dc.type.categoryFull-texten
dc.typePresentationen
dc.titleThe Influence of Intervention Augmentation and Strength of Maternal Engagement on Community Child Health Nurse Home Visiting for New Parents: An Exploratory Studyen
dc.contributor.authorFlemington, Tara J.en
dc.contributor.authorFraser, Jennifer Anneen
dc.contributor.departmentN/Aen
dc.author.detailsFlemington, Tara J., RN, BNurs, BHlthSci, GradCertNursing, tfle7215@uni.sydney.edu.au; Fraser, Jennifer A., PhD, RN, BN, MN;en
dc.identifier.urihttp://hdl.handle.net/10755/243255-
dc.description.abstract<b>Purpose: </b> <p>Sustained and high quality maternal involvement in home visiting programs may be an important factor in reducing child abuse potential in at-risk families. This study aimed to examine this neglected field by investigating factors predicting program engagement and relationship to maternal outcomes in an intensive, nurse-led home visiting program in South East Queensland. Using a theoretical basis of Bronfenbrenner's ecological theory and McCurdy and Daro's theory of parental engagement in home visiting programs, the study aimed to examine engagement in the Australian context. <p><b>Methods: </b> <p>Data from a longitudinal randomised controlled trial investigating standard nurse home visiting (Family Care) and an augmented program (PUP B) were analysed. A chart audit following the trial was then conducted to elicit detailed information about duration of program participation and longer term postnatal depression status. ' <p><b>Results: </b> <p>A relationship between maternal engagement, postnatal depression and child abuse potential, maternal engagement and maternal-infant attachment, and enrolment in an augmented program and child abuse potential was found. <p><b>Conclusion: </b> <p>The majority of studies in this area have examined the relationship between either maternal or provider characteristics, or both, and maternal engagement. The limited and conflicting results arising from previous research may be due to a lack of depth and complexity of the variables, or potential confounders, such as community characteristics, being excluded from the analysis. There is a scarcity of research that examines complex explanatory variables and their relationship to engagement and program outcomes. This study found that maternal engagement is an important factor in success of home visiting programs in terms of outcomes achieved and program completion. Further investigation in the Australian context is needed to clarify the direction of influence of explanatory variables.en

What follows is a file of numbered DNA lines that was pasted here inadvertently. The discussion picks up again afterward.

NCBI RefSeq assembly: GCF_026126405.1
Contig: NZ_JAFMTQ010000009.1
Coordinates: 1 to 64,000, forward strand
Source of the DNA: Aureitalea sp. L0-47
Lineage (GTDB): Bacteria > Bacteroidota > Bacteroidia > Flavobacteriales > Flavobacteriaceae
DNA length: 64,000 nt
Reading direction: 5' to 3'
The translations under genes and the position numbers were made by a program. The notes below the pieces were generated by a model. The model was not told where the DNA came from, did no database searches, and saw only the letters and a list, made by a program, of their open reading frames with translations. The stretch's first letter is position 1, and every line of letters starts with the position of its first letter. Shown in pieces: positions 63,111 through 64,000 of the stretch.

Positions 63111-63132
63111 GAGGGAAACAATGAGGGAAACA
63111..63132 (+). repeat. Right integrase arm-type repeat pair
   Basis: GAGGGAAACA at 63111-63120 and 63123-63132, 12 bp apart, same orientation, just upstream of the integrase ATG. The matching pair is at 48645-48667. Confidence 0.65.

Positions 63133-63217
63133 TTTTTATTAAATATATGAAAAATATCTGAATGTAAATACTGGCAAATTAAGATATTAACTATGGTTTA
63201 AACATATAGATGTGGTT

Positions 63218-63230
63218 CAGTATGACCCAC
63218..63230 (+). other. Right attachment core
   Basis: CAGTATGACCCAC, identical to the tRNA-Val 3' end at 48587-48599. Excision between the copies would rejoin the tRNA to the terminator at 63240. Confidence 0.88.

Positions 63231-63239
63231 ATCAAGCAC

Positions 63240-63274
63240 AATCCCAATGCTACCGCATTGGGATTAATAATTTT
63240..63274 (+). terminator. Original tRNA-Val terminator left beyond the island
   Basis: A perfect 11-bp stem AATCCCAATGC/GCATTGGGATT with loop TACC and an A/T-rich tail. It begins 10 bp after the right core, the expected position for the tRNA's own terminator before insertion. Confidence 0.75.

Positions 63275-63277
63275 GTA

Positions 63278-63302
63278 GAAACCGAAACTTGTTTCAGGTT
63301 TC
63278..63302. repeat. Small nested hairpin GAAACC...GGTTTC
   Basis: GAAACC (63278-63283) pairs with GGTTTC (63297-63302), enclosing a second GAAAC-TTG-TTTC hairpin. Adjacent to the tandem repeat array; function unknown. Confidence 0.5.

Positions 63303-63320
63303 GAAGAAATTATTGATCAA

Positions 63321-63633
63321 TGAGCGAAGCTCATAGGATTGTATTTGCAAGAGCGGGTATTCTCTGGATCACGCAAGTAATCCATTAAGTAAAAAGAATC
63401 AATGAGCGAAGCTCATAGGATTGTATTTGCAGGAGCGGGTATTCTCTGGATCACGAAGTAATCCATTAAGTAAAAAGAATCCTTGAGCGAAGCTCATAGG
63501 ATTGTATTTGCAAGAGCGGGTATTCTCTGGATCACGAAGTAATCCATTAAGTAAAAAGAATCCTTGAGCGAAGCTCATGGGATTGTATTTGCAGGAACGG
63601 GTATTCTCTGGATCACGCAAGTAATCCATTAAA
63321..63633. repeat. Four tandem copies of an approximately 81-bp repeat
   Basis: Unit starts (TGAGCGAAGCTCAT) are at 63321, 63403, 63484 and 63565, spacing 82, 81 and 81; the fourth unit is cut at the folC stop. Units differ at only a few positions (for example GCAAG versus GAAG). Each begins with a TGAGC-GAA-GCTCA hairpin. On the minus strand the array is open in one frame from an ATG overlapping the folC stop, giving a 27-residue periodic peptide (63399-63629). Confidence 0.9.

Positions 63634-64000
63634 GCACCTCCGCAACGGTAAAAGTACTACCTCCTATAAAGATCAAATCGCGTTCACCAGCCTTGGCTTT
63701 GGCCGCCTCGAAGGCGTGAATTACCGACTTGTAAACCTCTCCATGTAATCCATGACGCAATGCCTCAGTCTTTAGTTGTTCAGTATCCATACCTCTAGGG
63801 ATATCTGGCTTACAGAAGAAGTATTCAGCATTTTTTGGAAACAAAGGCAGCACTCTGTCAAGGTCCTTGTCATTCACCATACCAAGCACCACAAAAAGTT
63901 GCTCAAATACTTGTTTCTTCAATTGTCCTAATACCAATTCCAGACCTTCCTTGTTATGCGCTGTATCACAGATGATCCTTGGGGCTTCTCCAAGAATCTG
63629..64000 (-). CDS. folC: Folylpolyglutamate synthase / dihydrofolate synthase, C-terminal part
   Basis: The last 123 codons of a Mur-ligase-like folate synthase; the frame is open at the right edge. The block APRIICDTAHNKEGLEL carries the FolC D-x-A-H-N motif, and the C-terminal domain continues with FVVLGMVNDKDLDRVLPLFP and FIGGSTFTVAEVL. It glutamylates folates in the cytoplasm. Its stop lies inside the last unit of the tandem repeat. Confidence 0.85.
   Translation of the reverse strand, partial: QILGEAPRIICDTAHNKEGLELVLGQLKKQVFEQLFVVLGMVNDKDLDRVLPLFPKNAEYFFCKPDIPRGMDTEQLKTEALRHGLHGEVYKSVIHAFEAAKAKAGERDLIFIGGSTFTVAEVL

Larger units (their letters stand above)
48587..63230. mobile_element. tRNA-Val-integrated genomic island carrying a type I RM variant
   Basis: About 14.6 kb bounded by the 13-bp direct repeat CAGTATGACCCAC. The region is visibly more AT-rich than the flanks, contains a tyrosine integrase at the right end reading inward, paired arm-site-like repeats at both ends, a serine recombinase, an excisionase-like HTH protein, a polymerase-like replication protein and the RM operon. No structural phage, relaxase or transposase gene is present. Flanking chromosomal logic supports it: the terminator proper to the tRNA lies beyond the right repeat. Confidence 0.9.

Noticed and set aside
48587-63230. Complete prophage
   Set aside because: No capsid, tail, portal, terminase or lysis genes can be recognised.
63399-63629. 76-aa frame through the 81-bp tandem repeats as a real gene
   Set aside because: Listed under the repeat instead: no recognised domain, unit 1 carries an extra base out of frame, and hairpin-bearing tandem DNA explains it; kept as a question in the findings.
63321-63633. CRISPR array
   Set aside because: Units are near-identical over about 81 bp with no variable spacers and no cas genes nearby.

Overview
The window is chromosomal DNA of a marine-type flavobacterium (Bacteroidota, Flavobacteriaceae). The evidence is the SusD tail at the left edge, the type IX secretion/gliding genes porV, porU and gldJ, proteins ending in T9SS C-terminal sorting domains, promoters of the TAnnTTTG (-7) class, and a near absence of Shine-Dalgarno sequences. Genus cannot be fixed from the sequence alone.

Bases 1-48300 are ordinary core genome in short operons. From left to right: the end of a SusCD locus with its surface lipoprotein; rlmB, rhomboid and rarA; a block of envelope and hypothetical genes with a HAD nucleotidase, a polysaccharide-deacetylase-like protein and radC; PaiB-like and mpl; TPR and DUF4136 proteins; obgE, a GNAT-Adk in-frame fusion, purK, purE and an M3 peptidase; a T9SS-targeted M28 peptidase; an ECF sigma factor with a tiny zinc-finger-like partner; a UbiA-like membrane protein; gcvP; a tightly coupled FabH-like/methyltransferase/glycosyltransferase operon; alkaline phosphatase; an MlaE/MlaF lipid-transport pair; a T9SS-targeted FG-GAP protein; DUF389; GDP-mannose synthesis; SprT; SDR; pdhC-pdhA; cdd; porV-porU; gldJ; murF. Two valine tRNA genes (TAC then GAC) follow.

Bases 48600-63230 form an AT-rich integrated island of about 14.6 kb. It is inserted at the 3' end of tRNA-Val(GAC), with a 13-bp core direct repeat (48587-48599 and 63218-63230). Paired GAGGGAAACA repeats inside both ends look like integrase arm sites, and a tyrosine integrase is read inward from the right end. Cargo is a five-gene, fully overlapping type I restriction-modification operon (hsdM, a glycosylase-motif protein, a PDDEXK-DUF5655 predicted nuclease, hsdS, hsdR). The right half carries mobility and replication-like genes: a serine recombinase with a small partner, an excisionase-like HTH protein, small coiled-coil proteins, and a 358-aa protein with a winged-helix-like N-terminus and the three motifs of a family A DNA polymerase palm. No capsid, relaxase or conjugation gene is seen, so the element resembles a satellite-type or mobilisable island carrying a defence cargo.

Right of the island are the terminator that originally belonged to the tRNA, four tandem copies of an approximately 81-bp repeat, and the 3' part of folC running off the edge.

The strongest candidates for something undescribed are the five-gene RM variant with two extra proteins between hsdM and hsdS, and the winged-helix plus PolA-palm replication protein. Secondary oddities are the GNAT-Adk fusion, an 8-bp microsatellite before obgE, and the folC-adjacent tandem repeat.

dc.subjecthome visitingen
dc.subjectchild maltreatmenten
dc.subjectengagementen
dc.date.available2012-09-12T09:19:41Z-
dc.date.issued2012-09-12-
dc.date.issued2012-09-12en
dc.date.accessioned2012-09-12T09:19:41Z-
dc.conference.date2012en
dc.conference.name23rd International Nursing Research Congressen
dc.conference.hostSigma Theta Tau International, the Honor Society of Nursingen
dc.conference.locationBrisbane, Australiaen